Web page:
Getting closer & Avoiding Confrontation / by Shane Taylor

 Wicklow Street, Dublin

Wicklow Street, Dublin

Have you ever tried taking a photo of a stranger in public?

What happened? Were you afraid of being yelled at? Did you make eye contact and then lose your nerve? Did you get so worked up you left the shutter cap on and then the 'curb your enthusiasm' trumpet music played as you died from shame?

Why do we feel that way? Why do we feel so bad about it? Well, honestly, the desire to take photos of strangers in public is a bit odd. It's a little bit invasive and rude. We expect a negative reaction from it. We feel like we're doing a bad thing by invading people's privacy. We feel guilty.

How do we ease that guilt? We can explain our motives to the subject and set their mind at ease before taking the photo- but that destroys the moment. What else? We can just not give a fuck and pounce on them with a flash like Bruce Gilden. Ok sure but that's definitely not for everyone. What else?

We can go unnoticed.

That's my preferred approach. I'm not sure if it works or if I'm fooling myself into thinking it works, but it's allowed me to go through two years of taking street photos without a single aggressive or violent confrontation. Thousands of photos, thousands of people and maybe ten or so of them have challenged me and at worst they've politely asked me to delete their photo.

So I'm not claiming to be an expert but I've been asked on instagram to share some techniques for going unnoticed, or avoiding confrontation so here they are:

"The best pictures, for me, are those which go straight into the heart and the blood, and take some time to reach the brain.”

-from "On Being a Photographer" by Bill Jay, David Hurn

1. Preparation

The longer you spend taking the photo, the more likely you'll be noticed. So be quick. Set your camera up so that you only have to think about framing and focus when you're taking the shot. You can use automatic modes but it depends on how smart your camera is. You really don't want to waste precious milliseconds waiting for your camera to figure out aperture, shutter speed and focus and even if it does, it mightn't be to your taste.

  • I set a min shutter speed of 1/500 for daytime.
  • I set ISO to auto.
  • I fix my aperture at f1.2 because I like the separation it gives in a busy city.
  • I lock exposure on my hand if the light is unpredictable.

With that configuration, I only have to adjust focus and framing when I lift my camera. If you use a wide angle lens, there's a technique called 'zone focusing' which can make you even faster.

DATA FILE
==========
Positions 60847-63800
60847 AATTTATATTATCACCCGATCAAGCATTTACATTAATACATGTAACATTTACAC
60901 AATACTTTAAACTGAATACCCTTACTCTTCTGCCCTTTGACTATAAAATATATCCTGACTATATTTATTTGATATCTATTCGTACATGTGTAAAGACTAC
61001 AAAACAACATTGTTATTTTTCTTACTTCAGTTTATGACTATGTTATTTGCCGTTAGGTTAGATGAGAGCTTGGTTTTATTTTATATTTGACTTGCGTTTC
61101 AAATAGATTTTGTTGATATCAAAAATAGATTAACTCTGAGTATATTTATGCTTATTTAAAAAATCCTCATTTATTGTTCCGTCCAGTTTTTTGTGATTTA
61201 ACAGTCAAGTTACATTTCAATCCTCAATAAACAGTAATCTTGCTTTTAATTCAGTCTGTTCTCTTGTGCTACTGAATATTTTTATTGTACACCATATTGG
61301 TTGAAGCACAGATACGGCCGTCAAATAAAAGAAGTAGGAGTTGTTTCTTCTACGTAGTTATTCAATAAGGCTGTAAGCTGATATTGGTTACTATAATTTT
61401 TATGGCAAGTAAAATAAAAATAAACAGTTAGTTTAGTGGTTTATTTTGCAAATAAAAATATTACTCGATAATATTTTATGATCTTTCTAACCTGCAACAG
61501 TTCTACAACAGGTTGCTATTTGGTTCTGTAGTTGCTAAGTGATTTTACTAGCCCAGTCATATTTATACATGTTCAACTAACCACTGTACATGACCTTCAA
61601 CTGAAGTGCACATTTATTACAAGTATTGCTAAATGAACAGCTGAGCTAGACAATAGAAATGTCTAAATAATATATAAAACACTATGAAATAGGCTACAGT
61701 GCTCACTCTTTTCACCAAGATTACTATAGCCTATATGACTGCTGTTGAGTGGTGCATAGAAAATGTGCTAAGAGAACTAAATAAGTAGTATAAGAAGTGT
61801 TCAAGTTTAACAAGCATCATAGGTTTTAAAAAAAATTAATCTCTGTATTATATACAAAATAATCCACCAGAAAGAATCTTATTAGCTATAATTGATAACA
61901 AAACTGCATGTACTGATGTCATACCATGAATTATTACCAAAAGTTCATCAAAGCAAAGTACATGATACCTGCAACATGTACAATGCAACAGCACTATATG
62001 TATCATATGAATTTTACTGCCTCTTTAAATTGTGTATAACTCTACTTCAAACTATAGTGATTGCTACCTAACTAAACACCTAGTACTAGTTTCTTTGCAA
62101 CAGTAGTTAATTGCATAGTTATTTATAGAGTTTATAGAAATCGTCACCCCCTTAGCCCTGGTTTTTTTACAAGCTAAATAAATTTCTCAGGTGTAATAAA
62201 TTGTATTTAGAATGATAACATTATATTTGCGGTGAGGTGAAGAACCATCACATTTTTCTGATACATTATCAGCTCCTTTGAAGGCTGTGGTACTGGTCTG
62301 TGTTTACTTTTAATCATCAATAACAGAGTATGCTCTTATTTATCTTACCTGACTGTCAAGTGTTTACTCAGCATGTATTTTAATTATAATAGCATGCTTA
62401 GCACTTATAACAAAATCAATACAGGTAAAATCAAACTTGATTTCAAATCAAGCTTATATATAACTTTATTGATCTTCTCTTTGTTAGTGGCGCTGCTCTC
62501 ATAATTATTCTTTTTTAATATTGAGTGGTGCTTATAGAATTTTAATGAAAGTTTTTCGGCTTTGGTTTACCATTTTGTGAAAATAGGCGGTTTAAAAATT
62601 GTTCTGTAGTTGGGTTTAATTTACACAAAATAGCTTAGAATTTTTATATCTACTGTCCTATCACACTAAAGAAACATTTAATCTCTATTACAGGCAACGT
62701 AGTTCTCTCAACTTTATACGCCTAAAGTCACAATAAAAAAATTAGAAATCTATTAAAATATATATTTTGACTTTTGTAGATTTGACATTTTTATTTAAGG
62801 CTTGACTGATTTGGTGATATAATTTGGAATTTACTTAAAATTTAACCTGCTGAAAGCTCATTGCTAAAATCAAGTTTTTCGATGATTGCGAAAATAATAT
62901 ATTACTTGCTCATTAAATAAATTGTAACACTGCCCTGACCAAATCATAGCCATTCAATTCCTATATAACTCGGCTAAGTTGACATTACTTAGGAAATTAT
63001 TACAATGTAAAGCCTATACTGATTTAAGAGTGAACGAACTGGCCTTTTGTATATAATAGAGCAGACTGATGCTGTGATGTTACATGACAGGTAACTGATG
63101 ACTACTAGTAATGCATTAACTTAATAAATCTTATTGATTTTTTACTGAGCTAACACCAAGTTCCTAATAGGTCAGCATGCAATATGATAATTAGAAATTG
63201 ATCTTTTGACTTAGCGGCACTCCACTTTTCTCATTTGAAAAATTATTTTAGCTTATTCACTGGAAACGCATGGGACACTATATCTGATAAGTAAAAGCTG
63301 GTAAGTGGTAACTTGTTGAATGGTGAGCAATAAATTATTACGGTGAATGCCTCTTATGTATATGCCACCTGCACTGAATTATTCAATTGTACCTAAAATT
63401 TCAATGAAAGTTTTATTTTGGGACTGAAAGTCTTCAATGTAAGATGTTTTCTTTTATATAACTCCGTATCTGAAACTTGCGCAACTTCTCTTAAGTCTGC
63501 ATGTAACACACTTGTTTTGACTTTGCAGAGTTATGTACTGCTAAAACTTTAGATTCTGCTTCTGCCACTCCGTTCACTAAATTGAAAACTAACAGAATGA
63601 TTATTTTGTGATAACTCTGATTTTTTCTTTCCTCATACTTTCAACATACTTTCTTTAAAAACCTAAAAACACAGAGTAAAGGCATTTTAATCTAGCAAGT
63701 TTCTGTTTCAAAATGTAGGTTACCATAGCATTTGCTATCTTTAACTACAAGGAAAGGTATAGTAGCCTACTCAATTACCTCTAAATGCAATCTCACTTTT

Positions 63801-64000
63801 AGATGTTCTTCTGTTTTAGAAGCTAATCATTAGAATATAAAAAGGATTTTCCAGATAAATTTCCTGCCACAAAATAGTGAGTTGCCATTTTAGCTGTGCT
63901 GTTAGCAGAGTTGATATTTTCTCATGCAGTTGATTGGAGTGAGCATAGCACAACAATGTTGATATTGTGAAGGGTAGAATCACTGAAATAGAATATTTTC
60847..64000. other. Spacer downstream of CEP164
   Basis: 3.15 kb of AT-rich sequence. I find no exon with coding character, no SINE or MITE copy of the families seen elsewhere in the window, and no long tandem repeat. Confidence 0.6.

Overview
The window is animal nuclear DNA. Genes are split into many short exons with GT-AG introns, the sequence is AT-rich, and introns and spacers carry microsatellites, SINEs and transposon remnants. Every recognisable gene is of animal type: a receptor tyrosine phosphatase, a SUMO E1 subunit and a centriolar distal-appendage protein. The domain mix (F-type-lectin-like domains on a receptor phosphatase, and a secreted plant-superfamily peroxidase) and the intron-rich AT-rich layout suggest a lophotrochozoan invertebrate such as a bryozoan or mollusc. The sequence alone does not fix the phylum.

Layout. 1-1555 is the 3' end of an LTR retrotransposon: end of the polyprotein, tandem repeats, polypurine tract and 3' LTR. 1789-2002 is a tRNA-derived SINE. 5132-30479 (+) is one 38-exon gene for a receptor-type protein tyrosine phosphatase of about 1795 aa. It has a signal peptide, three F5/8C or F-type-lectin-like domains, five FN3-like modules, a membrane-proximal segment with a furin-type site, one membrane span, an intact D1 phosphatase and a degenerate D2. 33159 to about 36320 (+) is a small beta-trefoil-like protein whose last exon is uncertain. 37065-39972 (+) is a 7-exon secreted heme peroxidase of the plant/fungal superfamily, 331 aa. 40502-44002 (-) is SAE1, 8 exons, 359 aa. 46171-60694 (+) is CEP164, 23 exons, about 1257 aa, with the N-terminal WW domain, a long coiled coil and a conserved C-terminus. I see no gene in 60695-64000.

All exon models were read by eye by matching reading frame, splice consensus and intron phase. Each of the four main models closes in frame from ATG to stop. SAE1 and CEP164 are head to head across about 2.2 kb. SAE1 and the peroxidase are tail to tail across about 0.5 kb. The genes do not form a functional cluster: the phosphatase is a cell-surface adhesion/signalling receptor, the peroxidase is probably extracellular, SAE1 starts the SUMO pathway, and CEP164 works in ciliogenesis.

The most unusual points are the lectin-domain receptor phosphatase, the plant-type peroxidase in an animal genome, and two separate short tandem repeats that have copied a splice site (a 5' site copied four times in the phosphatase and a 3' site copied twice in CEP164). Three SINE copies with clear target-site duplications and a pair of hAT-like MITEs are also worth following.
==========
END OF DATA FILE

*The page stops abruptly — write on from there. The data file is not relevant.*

2. Lens Choices & Proxemics

Proxemics is the study of human's use of space. If you get within 4ft of someone- then you are inside their 'personal space' and they will become aware of you very quickly.

How does that help us? Well, if we use a lens that allows us to stay outside that space then we are less likely to be noticed. Personally, I think 50mm and 85mm lenses do this very well, but lenses are also an aesthetic choice- so keep that in mind.

PS: Yes, I'm aware of Robert Capa's dictum 'If Your Pictures Aren't Good Enough, You're Not Close Enough' but I believe he didn't mean physically close- that's too simplistic.

3. Don't make eye contact

When you make eye contact with a person, you one hundred percent give away the fact that you've photographed them or are interested in photographing them. Try to develop your peripheral vision. If you see someone you want to photograph; keep a rough eye on them in your periphery until you've moved into the right position. Then quickly take their photo and use the following trick to fool them into thinking you've photographed something else.

4. Maintain eye contact on the background

When you remove the camera from your eye, maintain eye contact on the background or a person behind them. This might not completely fool the subject but it'll put enough doubt in their minds to prevent them from confronting you.

5. Don't remove the camera from your eye immediately after taking the photo

Lowering the camera is saying 'i've just taken a photo'. Try holding up it a little bit longer and let the person walk by. They'll assume you're interested in the thing behind them.

6. Use a wide lens and place them on the edge of the frame

If you use a wide lens like an 28mm or wider, you can place the subject at the edge of your frame but it appears to them that you're pointing the camera at someone else. This is a fairly classic technique but again, limits you to a wide angle aesthetic.

7. The Winogrand Fidget

Gary Winogrand used a wide angle lens and often needed to get very close to his subjects. One of his techniques for avoiding attention was to fake fidgeting with his camera. It looks rediculous but I imagine it worked and it gave the impression that he was testing his camera or didn't know what he was doing. Take a look at this video above to see him in action. 

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8. Look down into your camera's FINDER like Diane Arbus AND vivian maier

Diane Arbus and Vivian Maier rarely looked their subjects in the eye. Why? Because they used cameras with top-down viewfinders (pictured). These cameras are held at waist level, breaking the direct eye contact between subject and photographer.

This disconnect can be enough to remove the intimidation factor, allow you to get closer to people and not even care if you're noticed.